Letters

The road to rehab

Prisons, as Scott Stewart observes in ‘Tradecraft of Terror’, too often serve aseffective training grounds for extremists of any persuasion. But it seems defeatist to claim that ‘rehabilitation and deradicalisation programmes hav[e] little success’ when certain ‘ideological rehab’ programmes have been used in Europe and (to a lesser extent) the USin place of jail sentences with fairly successful results. Young extremists from across the spectrumhave been integrated back into society through the use of tailor-made courses and programmes that focus on their individual strengths, failings, needs and mindsets. True, it will take courageous representatives of the legal system to risk keeping these potentially dangerous youngsters at large, and of course they will have to be closely monitored for years, which some might say is no better or lesstigmatising than the UK’s Prevent strategy, But as an experiment in something better, it has to worth a shot.

 

Danish Abidi

Leyton, London


Strange style, no substance

Looks as though Maxwell Downman’s doubts about the Trump-Kim summit (‘Sober reality after Singapore’, July Asian Affairs) are proving well founded, particularly given how the US Administration’s recent high-level diplomatic talks with North Korea turned antagonistic, with Pyongyang accusing the US of having a ‘gangster-like mindset’after a visit there by Secretary of State Mike Pompeo. What’s more, the lack of substance in the Singapore joint declaration, about which Downman and others have reservations, are shown up in the vague language and absence of specific timetables or goals of the summit agreement that has now become public.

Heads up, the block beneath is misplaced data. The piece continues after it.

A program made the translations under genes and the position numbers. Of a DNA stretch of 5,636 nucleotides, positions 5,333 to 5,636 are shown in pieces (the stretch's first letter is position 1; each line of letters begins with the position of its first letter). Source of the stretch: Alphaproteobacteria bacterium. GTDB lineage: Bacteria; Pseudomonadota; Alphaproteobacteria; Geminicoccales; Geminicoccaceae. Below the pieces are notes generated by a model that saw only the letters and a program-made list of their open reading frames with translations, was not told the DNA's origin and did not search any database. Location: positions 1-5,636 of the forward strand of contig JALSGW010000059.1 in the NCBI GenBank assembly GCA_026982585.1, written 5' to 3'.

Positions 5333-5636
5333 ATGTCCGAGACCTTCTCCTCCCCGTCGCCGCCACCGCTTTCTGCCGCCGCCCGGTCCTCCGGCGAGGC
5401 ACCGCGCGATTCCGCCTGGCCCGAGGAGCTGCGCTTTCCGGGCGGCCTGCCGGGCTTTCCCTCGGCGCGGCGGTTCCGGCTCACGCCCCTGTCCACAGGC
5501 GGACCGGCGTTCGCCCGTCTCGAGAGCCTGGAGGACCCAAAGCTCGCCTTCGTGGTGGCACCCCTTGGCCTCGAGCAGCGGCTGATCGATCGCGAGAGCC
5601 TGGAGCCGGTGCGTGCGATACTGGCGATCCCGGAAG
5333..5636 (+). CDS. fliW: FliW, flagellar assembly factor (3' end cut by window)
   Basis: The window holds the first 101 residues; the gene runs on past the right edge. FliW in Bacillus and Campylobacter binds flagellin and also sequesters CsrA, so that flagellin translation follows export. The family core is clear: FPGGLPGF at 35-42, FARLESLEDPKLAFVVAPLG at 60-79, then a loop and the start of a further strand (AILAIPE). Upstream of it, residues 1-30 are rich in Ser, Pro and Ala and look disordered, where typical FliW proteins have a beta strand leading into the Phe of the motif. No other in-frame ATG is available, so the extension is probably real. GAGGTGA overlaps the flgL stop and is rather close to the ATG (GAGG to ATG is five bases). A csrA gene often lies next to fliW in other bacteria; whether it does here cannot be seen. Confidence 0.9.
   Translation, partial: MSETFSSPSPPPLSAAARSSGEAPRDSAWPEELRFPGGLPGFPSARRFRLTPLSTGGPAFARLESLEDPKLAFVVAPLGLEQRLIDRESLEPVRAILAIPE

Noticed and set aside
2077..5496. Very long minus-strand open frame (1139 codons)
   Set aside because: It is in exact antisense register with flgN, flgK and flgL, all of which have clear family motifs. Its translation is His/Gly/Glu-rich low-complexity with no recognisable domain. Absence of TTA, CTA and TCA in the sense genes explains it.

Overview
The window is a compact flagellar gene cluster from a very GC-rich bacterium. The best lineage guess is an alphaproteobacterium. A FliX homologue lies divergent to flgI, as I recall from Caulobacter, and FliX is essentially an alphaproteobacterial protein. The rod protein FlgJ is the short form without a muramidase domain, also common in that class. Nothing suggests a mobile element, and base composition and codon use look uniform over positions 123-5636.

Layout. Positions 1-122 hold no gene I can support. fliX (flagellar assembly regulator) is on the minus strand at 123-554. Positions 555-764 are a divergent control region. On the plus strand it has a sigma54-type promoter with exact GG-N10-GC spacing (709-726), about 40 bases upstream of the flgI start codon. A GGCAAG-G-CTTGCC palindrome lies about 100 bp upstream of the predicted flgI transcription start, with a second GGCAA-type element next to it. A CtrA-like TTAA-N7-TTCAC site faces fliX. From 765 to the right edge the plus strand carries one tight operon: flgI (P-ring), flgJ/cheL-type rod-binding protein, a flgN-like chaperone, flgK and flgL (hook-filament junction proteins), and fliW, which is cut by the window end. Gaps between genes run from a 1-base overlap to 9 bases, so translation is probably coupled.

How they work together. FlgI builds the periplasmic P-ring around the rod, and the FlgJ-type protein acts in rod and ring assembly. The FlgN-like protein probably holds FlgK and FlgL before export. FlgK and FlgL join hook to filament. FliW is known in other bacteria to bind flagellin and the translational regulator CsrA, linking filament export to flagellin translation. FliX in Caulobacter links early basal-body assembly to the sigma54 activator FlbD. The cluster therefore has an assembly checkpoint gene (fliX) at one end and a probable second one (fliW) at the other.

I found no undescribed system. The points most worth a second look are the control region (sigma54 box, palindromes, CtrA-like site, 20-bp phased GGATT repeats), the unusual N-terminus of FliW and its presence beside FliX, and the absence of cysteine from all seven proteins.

President Trump can boast all he likes about this admittedly historic meeting, but he is already looking the weaker party, as the Pentagon suspended all military exercises on the Korean Peninsula, while North Korea is showing no signs of fulfilling its promise to return the remains of US service members who died during the Korean War, and is said to be expanding a ballistic missile manufacturing site and upgrading a separate nuclear facility. In case I am accused of unfair bias, I should add that Pyongyang has halted all missile and nuclear tests thus far this year, presumably as a result of the meeting. Let’s hope something so small can grow into something more meaningful.

Dermot O’Rourke

Belfast

HISTORIC HANDSHAKE
HISTORIC HANDSHAKE

Losers all round

Dear Sir

Please continue to publish articlescovering the ongoing US-China trade war, as it is important to address its harmful consequences. This war is not a zero-sum game, but a lose-lose for both countries and a tragedy for the whole world, and it will change the global economic and political order of multilateralism.So far, the US has been aggressive, while China has been defensive. In essence, the trade war is thought to aim at curbing China’s technology development strategy, especially the ‘Made in China 2025’.Trade-dependent countries like Singapore will suffer, while North Korea will likely benefit from the deepeningUS-China conflicts.

In the short run, the US may gain a bit economically, but China will likely benefit more politically in the long run, as the US is undermining its national credibility and giving up its global leadershipr

Sun Xi

Singapore

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